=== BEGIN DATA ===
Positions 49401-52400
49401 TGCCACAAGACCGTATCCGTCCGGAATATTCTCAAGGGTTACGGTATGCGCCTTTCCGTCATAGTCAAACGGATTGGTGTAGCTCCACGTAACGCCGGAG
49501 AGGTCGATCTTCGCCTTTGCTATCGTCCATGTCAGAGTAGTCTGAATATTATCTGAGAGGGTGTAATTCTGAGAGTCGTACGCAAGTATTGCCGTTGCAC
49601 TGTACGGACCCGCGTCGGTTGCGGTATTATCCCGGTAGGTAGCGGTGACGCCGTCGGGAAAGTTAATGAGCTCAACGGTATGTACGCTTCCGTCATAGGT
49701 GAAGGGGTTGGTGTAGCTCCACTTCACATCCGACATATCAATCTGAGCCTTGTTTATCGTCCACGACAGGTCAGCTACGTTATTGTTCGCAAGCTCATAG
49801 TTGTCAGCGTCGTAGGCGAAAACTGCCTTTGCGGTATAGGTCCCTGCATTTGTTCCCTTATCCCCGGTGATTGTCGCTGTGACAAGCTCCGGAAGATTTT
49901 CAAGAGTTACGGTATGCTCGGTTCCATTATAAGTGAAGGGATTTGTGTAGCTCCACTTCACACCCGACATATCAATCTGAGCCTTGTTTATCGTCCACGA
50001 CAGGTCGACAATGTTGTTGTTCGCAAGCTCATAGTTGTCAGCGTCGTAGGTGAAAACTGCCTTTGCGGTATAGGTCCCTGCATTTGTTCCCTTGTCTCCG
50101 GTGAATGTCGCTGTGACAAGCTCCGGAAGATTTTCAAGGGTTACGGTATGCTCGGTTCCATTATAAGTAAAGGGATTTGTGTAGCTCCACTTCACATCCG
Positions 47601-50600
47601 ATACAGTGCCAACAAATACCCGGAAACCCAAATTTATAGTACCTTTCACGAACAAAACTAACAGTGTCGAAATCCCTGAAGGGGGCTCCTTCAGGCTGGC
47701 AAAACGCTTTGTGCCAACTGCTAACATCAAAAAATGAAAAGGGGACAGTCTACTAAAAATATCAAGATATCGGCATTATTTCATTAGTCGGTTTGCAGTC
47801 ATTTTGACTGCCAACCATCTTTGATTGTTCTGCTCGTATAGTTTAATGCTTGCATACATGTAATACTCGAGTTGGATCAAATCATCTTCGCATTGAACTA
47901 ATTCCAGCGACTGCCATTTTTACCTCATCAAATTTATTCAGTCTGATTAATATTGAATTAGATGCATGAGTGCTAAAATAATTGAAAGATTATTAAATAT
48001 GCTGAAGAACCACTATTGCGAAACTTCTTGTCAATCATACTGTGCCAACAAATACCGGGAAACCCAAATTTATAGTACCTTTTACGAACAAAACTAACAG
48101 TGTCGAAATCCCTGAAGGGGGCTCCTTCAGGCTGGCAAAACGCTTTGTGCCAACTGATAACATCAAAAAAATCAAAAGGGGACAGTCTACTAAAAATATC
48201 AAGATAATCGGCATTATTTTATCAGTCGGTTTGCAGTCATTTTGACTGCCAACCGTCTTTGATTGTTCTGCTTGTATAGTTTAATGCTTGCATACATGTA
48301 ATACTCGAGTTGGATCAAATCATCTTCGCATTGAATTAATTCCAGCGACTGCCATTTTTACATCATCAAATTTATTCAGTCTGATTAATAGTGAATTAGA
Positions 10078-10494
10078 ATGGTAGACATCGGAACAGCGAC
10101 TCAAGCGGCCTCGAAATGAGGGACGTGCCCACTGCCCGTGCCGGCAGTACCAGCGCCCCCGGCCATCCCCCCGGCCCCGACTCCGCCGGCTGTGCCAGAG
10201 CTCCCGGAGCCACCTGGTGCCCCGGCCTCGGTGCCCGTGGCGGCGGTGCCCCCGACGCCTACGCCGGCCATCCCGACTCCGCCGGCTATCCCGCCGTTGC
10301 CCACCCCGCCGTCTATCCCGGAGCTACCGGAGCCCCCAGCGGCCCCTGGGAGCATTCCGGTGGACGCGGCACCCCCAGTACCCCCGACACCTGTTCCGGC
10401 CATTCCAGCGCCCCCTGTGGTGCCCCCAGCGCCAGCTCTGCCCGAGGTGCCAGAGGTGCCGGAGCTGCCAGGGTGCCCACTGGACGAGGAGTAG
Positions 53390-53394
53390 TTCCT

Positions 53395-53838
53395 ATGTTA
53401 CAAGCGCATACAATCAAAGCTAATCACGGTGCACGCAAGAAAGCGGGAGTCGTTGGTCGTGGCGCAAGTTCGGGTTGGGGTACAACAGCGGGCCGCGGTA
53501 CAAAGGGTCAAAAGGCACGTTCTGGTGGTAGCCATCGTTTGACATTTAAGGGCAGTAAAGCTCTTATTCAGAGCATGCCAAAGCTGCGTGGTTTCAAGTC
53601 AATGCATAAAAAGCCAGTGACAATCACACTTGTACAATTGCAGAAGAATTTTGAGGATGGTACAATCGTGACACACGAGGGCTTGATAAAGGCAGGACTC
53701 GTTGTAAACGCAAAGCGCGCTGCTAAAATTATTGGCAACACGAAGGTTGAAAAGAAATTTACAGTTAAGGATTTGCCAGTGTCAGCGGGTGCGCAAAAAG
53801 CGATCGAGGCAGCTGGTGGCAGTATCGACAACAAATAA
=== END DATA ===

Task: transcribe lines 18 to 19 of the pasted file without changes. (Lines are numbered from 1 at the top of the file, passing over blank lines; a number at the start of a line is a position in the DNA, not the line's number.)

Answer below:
48301 ATACTCGAGTTGGATCAAATCATCTTCGCATTGAATTAATTCCAGCGACTGCCATTTTTACATCATCAAATTTATTCAGTCTGATTAATAGTGAATTAGA
Positions 10078-10494